Monday January 11

Stocks rise marginally to start the week in spite of further losses in Chinese markets. The S&P500 rose 0.1% to 1,923 and the Dow Jones rose 0.3% to 16,398. Today’s session was volatile and prices remained firm in spite of 5% losses for the Shanghai Composite as well as oil prices touching notable lows. The VIX remained elevated at 24.3. Possibly contributing to very cautious optimism in markets today was the PBoC raising the renminbi daily fix for the second consecutive day. This may indicate that the PBoC is committed to preventing a sharp depreciation of the currency which would have negative ramifications around the world. In addition economic data out of China showed that consumer and producer price indices indicate that the economy so far has been able to avoid inflation, which may open the door for further monetary easing or stimulus to remedy the current state. Oil prices fell today with Brent losing 6% to $31.55 and WTI losing 5.6% to $31.31. The dollar gained 0.7% against the euro to $1.0850 and added 0.3% against the yen to Y117.76. Similarly gold prices fell as investors may have shifted away from haven assets. The ten year US Treasury increased 4 basis points to 2.17% and the two year yield remained flat at 0.94%.

The extent to which China’s problems will spread to other parts of the world will dictate the amount that international financial markets will sell off in the coming months. Although China’s stock market, currency market, and banking system are largely separated from the international financial community the Chinese economy still is a large factor in economic growth all over the world. Investors see these metrics as a gauge for the health of the underlying Chinese economy, therefore investors all around the world react to sharp changes in the Shanghai Composite or the renminbi. China’s sheer size and demand is a factor in the prices of many goods and commodities, making the health of Chinese economy a crucial piece in the global economy. It is estimated that China makes up 11% of global GDP, and it is the largest consumer of many industrial metals and commodities. It is also the leading trade partner for countries such as South Korea, Australia, Brazil. Sales and revenues directly from the Asian region account for only 5% of the revenues of US companies. The extent to which China’s economy effects US markets and the global economy will be determined by the reliance of these countries on China’s demand.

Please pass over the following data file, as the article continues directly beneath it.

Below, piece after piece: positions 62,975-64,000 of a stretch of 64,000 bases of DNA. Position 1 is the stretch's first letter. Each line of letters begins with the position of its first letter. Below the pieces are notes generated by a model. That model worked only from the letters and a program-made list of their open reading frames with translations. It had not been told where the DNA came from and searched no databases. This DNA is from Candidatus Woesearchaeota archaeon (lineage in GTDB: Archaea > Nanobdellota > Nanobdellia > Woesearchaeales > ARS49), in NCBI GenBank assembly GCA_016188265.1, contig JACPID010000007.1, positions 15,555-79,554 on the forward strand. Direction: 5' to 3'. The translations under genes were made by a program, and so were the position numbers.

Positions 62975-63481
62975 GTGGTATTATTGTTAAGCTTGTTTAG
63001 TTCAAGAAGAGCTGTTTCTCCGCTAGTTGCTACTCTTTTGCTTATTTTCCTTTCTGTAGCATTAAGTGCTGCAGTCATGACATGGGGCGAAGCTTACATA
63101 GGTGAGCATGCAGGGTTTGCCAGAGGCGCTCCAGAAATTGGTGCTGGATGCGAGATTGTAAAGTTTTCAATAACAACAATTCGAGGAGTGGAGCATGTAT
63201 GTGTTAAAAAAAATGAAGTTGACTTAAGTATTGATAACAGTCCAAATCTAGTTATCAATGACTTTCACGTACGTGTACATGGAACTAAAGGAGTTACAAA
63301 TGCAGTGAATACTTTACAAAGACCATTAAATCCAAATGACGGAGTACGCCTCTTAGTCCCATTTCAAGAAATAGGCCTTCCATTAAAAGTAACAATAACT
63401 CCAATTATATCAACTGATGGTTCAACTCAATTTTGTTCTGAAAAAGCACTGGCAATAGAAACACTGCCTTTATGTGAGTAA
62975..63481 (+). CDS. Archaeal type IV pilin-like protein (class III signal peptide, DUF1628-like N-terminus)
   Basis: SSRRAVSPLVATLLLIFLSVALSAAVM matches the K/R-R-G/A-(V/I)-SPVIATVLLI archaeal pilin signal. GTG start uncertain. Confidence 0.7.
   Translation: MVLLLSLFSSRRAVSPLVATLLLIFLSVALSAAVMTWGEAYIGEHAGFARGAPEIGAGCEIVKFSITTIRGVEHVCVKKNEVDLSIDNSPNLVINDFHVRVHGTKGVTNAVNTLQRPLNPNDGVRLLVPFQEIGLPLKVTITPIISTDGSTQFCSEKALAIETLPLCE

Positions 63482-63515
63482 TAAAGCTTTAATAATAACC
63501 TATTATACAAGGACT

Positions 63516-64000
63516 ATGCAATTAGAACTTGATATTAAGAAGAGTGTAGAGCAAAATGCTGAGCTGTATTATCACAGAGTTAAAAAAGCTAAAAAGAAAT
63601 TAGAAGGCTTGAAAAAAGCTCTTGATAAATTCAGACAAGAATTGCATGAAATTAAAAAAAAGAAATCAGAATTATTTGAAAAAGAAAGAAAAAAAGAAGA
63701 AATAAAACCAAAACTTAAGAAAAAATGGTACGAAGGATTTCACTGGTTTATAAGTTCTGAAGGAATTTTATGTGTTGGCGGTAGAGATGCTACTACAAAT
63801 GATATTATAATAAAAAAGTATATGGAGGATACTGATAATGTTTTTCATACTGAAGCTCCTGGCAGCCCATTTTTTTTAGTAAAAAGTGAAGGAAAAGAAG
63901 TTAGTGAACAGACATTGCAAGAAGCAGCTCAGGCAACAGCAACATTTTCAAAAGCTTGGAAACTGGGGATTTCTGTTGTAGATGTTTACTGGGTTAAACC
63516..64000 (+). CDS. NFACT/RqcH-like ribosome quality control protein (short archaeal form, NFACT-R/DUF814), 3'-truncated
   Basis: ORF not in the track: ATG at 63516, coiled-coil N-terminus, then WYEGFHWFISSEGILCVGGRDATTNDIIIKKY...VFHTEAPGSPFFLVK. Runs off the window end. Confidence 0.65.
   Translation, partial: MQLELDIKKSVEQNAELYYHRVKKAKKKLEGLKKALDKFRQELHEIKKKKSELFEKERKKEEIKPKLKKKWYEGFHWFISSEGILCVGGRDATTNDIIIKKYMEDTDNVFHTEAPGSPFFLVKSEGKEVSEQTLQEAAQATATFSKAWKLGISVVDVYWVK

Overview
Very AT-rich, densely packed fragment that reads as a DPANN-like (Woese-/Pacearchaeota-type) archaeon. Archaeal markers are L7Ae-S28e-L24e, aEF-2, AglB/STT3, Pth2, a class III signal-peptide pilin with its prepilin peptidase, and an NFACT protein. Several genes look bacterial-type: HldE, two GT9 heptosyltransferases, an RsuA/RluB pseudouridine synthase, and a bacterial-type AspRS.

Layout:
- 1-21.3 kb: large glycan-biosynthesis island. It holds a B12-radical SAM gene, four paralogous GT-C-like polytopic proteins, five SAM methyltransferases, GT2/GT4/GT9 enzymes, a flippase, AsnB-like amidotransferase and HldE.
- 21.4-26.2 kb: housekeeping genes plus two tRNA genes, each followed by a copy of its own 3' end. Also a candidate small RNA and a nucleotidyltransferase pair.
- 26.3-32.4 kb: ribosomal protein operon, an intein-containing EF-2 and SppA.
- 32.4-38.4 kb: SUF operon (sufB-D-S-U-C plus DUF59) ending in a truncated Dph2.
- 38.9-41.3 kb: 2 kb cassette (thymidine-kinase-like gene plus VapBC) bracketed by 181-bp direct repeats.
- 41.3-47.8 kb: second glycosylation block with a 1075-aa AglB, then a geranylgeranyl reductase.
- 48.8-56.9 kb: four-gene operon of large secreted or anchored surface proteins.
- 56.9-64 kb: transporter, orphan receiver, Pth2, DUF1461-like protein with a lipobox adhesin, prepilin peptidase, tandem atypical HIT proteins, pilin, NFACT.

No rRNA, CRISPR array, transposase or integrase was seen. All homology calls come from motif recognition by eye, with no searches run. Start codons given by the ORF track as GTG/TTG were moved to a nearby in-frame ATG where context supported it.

Oil prices today resumed their fall towards $30. This is a largely negative factor for US stock prices as oil companies and companies that are suppliers to the energy industry make up a large portion of the largest US companies. Stocks with energy exposure therefore have been a big drag on indices in recent months. Although gas prices are notably low all around the country the positive effects to consumers will lag the more immediate negative effects to the energy sector. In addition to a supply glut oil prices have also been driven lower by fears that demand from China will decrease along with the country’s economy. China is the second largest consumer of oil. Concerns of the supply glut are being increased by the possibility of Iranian oil hitting the market as sanctions are set to be lifted. Dollar strength (and higher interest rates) are also another negative factor on oil prices. Morgan Stanley estimates that for each 5% appreciation in the dollar oil prices may fall between 10 and 25%. Consensus estimates from investment banks for oil this year remain in the low $40 range.

Turkey and South Africa will be two emerging markets to watch this year. Both countries battle weak growth, high inflation, political uncertainty, as well as weak currencies. Such an environment poses difficult problems for the central bank, and makes it difficult for the government and corporations to pay down debt denominated in hard currency. Turkey has some tailwinds to its favor, including the fact that it is an importer of oil (benefiting from lower prices) and a weak currency that makes its exports cheaper for European countries. Turkey currently has a 4% government deficit, inflation of 8.8%, and GDP is expected to be between 3 and 4%. South Africa faces several headwinds this upcoming year. The country is a large producer of commodities, and the outlook for many of its exports is bleak. In addition the central bank has little room to loosen monetary policy and on the contrary many expect rates to rise in the country. The rand fell 25% last year and has fallen another 7% this year, and higher rates may be warranted to prevent further inflation. Higher interest rates will be a headwind to companies and households. Growth is expected to be just 1.5% this year in South Africa.

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Monday January 11

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